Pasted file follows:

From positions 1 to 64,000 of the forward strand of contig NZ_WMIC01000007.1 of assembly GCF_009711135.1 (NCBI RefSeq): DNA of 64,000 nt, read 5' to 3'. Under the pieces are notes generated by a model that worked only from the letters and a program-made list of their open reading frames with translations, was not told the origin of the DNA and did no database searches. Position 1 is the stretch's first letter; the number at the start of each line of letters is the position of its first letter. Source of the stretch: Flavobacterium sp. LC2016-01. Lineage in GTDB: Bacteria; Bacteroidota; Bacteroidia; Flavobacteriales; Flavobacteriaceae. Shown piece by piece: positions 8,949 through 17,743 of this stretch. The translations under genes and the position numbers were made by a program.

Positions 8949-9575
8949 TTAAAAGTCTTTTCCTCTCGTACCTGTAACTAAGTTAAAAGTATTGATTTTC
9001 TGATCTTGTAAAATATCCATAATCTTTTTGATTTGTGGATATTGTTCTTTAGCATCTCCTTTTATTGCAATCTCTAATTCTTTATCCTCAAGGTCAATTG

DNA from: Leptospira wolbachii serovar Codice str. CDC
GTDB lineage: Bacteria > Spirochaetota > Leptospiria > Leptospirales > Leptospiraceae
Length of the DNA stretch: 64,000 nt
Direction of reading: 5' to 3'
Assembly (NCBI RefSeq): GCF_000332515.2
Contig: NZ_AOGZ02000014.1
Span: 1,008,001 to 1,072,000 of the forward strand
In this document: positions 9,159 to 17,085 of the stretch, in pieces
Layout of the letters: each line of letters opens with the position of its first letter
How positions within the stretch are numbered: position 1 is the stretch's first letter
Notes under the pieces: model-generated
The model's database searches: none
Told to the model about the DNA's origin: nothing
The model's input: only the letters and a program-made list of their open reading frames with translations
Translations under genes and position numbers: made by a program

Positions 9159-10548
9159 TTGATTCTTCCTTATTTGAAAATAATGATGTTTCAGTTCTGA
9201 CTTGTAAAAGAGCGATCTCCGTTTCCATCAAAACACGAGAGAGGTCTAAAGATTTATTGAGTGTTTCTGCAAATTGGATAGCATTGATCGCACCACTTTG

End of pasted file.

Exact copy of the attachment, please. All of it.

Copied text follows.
From positions 1 to 64,000 of the forward strand of contig NZ_WMIC01000007.1 of assembly GCF_009711135.1 (NCBI RefSeq): DNA of 64,000 nt, read 5' to 3'. Under the pieces are notes generated by a model that worked only from the letters and a program-made list of their open reading frames with translations, was not told the origin of the DNA and did no database searches. Position 1 is the stretch's first letter; the number at the start of each line of letters is the position of its first letter. Source of the stretch: Flavobacterium sp. LC2016-01. Lineage in GTDB: Bacteria; Bacteroidota; Bacteroidia; Flavobacteriales; Flavobacteriaceae. Shown piece by piece: positions 8,949 through 17,743 of this stretch. The translations under genes and the position numbers were made by a program.

Positions 8949-9575
8949 TTAAAAGTCTTTTCCTCTCGTACCTGTAACTAAGTTAAAAGTATTGATTTTC
9001 TGATCTTGTAAAATATCCATAATCTTTTTGATTTGTGGATATTGTTCTTTAGCATCTCCTTTTATTGCAATCTCTAATTCTTTATCCTCAAGGTCAATTG

DNA from: Leptospira wolbachii serovar Codice str. CDC
GTDB lineage: Bacteria > Spirochaetota > Leptospiria > Leptospirales > Leptospiraceae
Length of the DNA stretch: 64,000 nt
Direction of reading: 5' to 3'
Assembly (NCBI RefSeq): GCF_000332515.2
Contig: NZ_AOGZ02000014.1
Span: 1,008,001 to 1,072,000 of the forward strand
In this document: positions 9,159 to 17,085 of the stretch, in pieces
Layout of the letters: each line of letters opens with the position of its first letter
How positions within the stretch are numbered: position 1 is the stretch's first letter
Notes under the pieces: model-generated
The model's database searches: none
Told to the model about the DNA's origin: nothing
The model's input: only the letters and a program-made list of their open reading frames with translations
Translations under genes and position numbers: made by a program

Positions 9159-10548
9159 TTGATTCTTCCTTATTTGAAAATAATGATGTTTCAGTTCTGA
9201 CTTGTAAAAGAGCGATCTCCGTTTCCATCAAAACACGAGAGAGGTCTAAAGATTTATTGAGTGTTTCTGCAAATTGGATAGCATTGATCGCACCACTTTG